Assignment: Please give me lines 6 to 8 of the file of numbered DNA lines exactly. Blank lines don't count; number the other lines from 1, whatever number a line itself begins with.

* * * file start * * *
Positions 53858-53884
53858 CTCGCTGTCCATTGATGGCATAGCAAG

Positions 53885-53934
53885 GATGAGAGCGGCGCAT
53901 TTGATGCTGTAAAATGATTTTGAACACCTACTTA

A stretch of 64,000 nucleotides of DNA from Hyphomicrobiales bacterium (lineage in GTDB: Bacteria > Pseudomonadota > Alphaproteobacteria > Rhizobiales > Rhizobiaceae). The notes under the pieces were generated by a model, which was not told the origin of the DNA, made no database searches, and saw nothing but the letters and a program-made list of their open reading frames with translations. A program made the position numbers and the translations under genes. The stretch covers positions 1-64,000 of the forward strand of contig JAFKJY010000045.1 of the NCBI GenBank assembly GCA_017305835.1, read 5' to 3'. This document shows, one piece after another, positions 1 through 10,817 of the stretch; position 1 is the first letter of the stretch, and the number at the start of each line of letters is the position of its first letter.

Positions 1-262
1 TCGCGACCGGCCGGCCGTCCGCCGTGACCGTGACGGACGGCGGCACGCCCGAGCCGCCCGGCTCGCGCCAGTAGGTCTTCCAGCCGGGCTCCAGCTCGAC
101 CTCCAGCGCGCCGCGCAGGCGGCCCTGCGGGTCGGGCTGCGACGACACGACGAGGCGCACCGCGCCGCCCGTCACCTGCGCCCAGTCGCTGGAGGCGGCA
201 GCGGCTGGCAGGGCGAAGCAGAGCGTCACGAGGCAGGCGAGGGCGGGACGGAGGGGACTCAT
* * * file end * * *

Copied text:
A stretch of 64,000 nucleotides of DNA from Hyphomicrobiales bacterium (lineage in GTDB: Bacteria > Pseudomonadota > Alphaproteobacteria > Rhizobiales > Rhizobiaceae). The notes under the pieces were generated by a model, which was not told the origin of the DNA, made no database searches, and saw nothing but the letters and a program-made list of their open reading frames with translations. A program made the position numbers and the translations under genes. The stretch covers positions 1-64,000 of the forward strand of contig JAFKJY010000045.1 of the NCBI GenBank assembly GCA_017305835.1, read 5' to 3'. This document shows, one piece after another, positions 1 through 10,817 of the stretch; position 1 is the first letter of the stretch, and the number at the start of each line of letters is the position of its first letter.

Positions 1-262
1 TCGCGACCGGCCGGCCGTCCGCCGTGACCGTGACGGACGGCGGCACGCCCGAGCCGCCCGGCTCGCGCCAGTAGGTCTTCCAGCCGGGCTCCAGCTCGAC